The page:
"Ugh, Debeli English," grunted the voice (Hey, Fat Englishman). I turned, and the man motioned for me to sit with them on the bench. There was room for me on the bench!

But the timing was poor. What would this Australian guy think, and how could he take me seriously if I sat on a bench with some oldies instead of greeting him? What a dilemma at this potentially historic moment in my life in Dalmatia. 

Sometimes, the heart has to rule the head. I smiled at my bench partners, shook hands with the Aussie, and said:

"Look, I know this is a bit weird as we have not even met yet, but do you mind taking a photo of me sitting on this bench with these guys. I know it sounds odd, and I will explain, and the beers are on me."

He looked at me like I was a total nut job, but did as I asked.


It was one of the great life achievements of my sad little existence. And the Four Seasons never did get built. 

News spread of my fine achievement. In ONLY 13 years, and a foreigner! My local friends were incredulous.

I blogged about it of course, and then the Jelsa bench started to attract a little bit of tourism for the town - the birth of a new type of tourism - bench tourism. 


Rock bands jetted in from San Francisco to play on Dalmatia's hottest bench, with the Jelsa mayor (second right) granting permission for Cellar Doors to play what we believe to be the first live concert on a Dalmatian bench by an American band.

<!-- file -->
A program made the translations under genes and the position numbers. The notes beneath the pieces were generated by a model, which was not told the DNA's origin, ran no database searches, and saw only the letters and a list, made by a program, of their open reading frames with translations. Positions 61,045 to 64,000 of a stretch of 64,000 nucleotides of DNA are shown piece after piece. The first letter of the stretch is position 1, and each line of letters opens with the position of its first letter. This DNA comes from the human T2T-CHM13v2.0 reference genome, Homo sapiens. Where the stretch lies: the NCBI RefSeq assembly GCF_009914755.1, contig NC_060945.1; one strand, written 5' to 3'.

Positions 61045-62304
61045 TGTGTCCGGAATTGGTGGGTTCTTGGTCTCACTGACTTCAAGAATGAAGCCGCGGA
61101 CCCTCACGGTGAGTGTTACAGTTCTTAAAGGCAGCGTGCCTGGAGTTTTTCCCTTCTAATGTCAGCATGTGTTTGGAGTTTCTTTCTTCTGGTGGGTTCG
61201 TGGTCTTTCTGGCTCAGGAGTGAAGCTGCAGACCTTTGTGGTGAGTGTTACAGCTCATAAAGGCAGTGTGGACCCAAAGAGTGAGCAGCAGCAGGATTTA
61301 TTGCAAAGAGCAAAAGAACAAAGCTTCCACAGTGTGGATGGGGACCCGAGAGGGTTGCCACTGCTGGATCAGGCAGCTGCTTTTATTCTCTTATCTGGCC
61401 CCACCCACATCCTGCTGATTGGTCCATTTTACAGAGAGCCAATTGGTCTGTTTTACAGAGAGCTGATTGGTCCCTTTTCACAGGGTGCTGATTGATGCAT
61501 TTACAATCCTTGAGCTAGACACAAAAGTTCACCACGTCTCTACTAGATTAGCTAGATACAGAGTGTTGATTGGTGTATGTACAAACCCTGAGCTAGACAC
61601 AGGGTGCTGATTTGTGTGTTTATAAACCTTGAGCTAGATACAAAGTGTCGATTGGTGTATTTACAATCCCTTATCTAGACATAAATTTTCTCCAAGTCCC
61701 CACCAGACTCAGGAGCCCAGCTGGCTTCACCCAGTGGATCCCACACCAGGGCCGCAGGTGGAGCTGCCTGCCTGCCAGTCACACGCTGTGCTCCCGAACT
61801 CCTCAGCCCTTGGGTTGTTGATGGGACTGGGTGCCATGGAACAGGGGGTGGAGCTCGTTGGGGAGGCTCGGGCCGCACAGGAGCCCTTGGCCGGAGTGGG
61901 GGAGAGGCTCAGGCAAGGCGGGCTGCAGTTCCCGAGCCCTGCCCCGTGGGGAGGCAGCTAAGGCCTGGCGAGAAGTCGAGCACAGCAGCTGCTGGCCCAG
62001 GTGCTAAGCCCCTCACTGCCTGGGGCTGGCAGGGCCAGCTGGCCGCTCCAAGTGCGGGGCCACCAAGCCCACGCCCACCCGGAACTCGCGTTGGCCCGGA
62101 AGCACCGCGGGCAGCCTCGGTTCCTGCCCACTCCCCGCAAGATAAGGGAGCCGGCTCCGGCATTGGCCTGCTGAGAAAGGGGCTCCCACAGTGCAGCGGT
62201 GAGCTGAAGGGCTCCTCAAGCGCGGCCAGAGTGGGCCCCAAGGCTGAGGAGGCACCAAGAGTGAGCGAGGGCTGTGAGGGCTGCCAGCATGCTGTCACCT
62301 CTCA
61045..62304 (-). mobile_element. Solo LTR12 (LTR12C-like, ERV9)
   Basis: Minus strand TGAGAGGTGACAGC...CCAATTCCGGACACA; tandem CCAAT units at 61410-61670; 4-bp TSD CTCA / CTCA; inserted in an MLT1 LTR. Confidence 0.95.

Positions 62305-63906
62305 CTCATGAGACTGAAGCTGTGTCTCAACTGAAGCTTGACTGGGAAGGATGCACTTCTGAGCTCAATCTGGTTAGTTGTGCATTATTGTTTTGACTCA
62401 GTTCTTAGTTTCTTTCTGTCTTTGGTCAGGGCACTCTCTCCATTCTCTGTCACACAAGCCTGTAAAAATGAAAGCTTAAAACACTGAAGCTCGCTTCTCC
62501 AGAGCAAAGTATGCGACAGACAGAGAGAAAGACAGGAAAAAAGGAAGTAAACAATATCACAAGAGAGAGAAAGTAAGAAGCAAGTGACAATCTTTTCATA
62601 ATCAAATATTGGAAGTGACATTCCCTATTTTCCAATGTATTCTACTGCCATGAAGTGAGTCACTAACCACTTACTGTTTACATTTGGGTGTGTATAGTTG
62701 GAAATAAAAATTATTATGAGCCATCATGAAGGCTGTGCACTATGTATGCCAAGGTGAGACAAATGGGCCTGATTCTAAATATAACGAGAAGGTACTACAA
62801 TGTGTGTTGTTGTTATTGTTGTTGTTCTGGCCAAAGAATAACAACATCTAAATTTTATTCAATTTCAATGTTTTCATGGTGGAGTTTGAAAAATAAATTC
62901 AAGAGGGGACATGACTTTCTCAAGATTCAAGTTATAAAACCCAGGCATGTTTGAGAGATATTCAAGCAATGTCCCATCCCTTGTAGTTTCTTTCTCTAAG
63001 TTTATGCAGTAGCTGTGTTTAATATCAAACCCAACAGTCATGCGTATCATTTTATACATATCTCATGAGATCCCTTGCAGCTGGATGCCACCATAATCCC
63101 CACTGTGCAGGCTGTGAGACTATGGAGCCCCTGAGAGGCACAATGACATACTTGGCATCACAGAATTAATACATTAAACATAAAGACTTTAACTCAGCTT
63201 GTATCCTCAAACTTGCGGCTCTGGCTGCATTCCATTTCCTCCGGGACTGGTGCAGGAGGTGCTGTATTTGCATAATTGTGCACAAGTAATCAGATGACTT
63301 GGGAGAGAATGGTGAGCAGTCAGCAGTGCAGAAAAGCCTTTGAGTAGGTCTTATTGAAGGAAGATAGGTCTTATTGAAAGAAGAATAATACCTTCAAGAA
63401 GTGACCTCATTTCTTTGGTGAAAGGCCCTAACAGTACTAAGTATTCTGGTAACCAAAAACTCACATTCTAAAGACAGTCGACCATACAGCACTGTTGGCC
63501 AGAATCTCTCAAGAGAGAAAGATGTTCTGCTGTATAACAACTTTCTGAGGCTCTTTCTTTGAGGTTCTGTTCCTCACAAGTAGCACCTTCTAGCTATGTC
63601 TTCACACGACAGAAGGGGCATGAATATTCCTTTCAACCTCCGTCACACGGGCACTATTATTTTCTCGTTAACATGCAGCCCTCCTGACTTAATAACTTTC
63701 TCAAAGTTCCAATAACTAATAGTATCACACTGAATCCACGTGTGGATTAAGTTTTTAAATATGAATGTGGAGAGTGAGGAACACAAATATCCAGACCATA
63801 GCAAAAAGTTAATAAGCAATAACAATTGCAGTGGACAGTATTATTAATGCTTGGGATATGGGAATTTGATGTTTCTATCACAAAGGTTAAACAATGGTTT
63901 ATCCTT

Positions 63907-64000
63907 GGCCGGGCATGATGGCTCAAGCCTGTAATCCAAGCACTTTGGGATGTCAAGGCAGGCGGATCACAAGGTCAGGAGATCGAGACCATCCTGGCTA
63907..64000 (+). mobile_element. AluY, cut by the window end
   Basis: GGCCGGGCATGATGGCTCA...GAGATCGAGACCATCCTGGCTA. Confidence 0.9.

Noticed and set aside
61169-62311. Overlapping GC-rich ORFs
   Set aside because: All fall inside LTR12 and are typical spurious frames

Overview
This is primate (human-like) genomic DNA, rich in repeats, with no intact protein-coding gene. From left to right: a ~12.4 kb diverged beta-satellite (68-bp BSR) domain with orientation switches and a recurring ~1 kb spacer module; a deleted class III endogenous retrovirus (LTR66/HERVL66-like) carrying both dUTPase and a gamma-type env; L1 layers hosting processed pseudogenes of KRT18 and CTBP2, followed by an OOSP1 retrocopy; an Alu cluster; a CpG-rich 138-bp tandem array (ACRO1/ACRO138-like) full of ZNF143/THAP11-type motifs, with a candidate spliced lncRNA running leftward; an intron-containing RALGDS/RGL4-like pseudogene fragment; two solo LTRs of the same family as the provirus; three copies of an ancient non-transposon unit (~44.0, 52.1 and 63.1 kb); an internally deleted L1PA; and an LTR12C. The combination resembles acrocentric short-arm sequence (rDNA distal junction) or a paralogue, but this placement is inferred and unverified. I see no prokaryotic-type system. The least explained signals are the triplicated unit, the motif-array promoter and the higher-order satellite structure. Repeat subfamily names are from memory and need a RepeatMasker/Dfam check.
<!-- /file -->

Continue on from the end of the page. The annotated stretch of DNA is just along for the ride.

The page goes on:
And then the influencers and bloggers started to tread the path to the Jelsa bench, with the team from Chasing the Donkey one of the original pioneers. 


The inbox was insane, with young Mariana contacting me from Sydney to ask if I could have a selfie with her on the bench. She was coming to Imotski, but made the trip to the island especially for the bench experience (yes, really). 

Bench tourism was becoming a thing. 


We even had Masters of Wine using the bench for promo material - Jo Ahearne MW, who makes excellent wine from Hvar grapes - highly recommended.


The wise old men even shared the bench on the occasion of the UNESCO Za Krizen procession on Maundy Thursday, as pilgrims who had walked the 22 km through the night rested after a sleepless night. 

Life was good. Perfect even. 

And then disaster struck. 

The bench in Jelsa - an icon of Dalmatian tradition, a paragon of virtue, and a database of the most fascinating bits of information - was sent into permanent exile. For something called progress. 


The iconic white bench was removed to make way for a new restaurant under some quite questionable circumstances. There were a couple of solutions offered to appease Jelsa's Google Brigade, with benches on the street the permanent solution. 


And for a time, the bench was banished to another part of the waterfront entirely. But I had to laugh at this presumably paid feature on the clever and influential people who came from Jelsa, including the current Prime Minister and Minister of Health. But the lead photo? The brains from The Bench.

Partly due to the fact that I was outraged at the removal of the bench, and partly because the whole deal with the restaurant seemed a little fishy, I did quite a lot of research on the awarding of the tender for the restaurant, which caused quite a furore when I published. So much so in fact, that the mayor announced he was suing me in a public meeting, see above. He never did, and the article I published remains one of the best researched on my time in Croatia, and one of which I am immensely proud.

But boy, fighting for bench freedom is a dangerous task. 


And then, a few years ago, the Jelsa Tourist Board let their website domain lapse, and I managed to pick up Visit Jelsa and use it to promote bench tourism, as well as a polite request to transfer ownership of the website if only we could have our bench back.